Eva Hyvarinen was recently on a Metro Transit Route 11 bus when she noticed movement near the front. She looked up and did a double take.

She saw a TV monitor mounted behind the driver displaying images from outside the bus, then inside and finally an image of her.

"At first, I thought, what in the world is that?" said the Minneapolis resident who has been riding public transportation since 1982. "Oh, that is this bus. I found it disconcerting. It made me sick. I didn't see any explanation for it."

Metro Transit is installing monitors this year that show what's being captured by onboard cameras on hundreds of buses as the agency works to improve safety on the state's largest public transportation system.

Like cameras at retail self-checkout stations, the purpose "is to remind people when on transit there are expectations that you behave in a certain way. It's a reminder there is a watchful eye and their behavior is being recorded," said spokesman Drew Kerr.

As part of a concerted effort to beat back crime, Metro Transit over the past year has put into place steps outlined in its Safety and Security Action Plan to address issues such as homelessness, smoking, drug use and violent crime. The agency has stationed unarmed security guards at problem light-rail platforms and transit stations, put Transit Rider Investment Program (TRIP) agents on trains to crack down on fare evasion and revised its Code of Conduct to give riders clear explanations what's expected of them.

The monitors are part of the action plan.

Frontline staff like drivers like Howard Hudson suggested Metro Transit install the screens as another way to deter bad behavior.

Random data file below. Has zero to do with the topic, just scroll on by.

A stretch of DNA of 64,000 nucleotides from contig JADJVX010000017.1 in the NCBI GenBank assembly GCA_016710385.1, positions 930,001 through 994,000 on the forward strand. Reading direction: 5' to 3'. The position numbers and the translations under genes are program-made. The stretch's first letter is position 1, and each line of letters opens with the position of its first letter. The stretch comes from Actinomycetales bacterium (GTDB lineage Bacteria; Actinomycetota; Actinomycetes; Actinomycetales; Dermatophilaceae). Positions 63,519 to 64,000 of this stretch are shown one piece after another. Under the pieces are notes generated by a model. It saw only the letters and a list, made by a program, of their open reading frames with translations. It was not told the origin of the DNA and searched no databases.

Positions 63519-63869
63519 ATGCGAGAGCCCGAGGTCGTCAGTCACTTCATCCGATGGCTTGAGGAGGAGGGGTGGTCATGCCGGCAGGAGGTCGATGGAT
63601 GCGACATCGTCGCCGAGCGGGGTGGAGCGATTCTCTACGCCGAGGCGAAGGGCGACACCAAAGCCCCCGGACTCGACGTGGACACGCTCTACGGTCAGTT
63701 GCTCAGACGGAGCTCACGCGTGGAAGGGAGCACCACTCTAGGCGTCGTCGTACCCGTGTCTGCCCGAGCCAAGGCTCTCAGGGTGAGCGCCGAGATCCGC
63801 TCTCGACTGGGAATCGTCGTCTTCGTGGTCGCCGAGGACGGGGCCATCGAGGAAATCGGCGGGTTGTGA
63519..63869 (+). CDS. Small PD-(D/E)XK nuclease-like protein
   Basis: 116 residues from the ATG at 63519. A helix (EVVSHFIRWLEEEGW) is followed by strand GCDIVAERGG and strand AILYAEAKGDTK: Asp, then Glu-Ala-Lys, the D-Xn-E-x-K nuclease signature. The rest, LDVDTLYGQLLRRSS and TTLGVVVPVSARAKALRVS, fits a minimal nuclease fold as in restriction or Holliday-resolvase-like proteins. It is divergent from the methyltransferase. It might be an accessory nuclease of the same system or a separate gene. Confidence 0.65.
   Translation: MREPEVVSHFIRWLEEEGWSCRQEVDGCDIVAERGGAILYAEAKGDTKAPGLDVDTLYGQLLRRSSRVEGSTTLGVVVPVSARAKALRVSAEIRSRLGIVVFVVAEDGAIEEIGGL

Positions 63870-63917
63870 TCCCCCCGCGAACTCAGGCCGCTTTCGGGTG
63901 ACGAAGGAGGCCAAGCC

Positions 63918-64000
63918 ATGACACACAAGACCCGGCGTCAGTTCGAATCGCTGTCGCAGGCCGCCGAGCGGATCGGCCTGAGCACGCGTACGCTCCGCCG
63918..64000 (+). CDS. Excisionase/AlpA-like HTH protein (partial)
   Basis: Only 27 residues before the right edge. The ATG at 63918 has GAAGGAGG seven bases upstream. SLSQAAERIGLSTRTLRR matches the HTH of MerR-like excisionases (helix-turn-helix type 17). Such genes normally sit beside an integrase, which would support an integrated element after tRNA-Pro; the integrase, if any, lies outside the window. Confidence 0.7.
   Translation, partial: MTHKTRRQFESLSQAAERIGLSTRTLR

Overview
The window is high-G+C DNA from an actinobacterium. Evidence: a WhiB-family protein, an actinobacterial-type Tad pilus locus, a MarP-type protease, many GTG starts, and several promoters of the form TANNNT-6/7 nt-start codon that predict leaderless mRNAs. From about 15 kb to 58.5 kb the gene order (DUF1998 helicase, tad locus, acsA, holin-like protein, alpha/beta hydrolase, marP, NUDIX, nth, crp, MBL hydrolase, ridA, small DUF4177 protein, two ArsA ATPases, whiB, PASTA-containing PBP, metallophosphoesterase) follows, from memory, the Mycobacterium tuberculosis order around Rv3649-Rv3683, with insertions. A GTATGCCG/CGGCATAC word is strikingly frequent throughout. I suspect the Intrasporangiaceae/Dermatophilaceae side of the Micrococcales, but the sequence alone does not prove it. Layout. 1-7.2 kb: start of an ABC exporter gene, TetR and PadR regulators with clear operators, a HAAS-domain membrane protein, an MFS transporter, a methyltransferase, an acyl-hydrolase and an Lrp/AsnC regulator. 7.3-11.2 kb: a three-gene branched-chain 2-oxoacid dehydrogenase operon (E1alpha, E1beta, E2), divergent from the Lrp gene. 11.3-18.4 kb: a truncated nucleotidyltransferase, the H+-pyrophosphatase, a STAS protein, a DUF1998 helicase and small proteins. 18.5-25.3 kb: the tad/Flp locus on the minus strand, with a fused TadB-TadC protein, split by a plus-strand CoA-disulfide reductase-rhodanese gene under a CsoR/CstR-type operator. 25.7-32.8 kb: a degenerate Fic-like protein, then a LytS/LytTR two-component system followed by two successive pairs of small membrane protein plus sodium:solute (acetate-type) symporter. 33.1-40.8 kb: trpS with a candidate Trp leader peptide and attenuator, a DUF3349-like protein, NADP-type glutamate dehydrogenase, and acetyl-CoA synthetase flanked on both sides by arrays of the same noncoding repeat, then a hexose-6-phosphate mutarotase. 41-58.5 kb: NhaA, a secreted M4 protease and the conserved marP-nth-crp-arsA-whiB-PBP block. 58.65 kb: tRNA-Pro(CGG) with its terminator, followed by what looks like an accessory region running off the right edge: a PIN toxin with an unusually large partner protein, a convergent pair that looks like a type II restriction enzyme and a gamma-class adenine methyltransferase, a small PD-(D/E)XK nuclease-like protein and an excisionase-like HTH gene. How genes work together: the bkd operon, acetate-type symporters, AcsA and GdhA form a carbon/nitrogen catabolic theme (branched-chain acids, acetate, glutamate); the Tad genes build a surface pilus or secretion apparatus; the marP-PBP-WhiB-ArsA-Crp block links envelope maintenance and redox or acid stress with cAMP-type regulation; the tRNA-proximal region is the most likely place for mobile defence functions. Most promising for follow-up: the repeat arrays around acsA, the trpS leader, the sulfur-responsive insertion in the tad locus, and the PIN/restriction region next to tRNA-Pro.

"I like them," he said. "I'm excited about being part of change. They record what is going on."

The agency is spending about $3,000 per bus to install the system, which takes footage from six to eight cameras and displays recordings on a screen near the front of the bus. The images, which change every few seconds, are beamed to headquarters where transit staff can watch and dispatch help if necessary.

"There are no dead spots," said Metro Transit Chief Operating Officer Brian Funk.

Hyvarinen, who suffers from motion sickness, finds the rotating images nauseating and invasive. While she is aware security cameras are on the bus, she doesn't see the point of broadcasting what they pick up.

"I don't want to see anybody in the back of the bus, and I don't want to see things I don't want to see," Hyvarinen said. "What do I do if I see something that looks dangerous? If people are going to fight, a camera won't stop them from having a fight. It does not make me feel safer."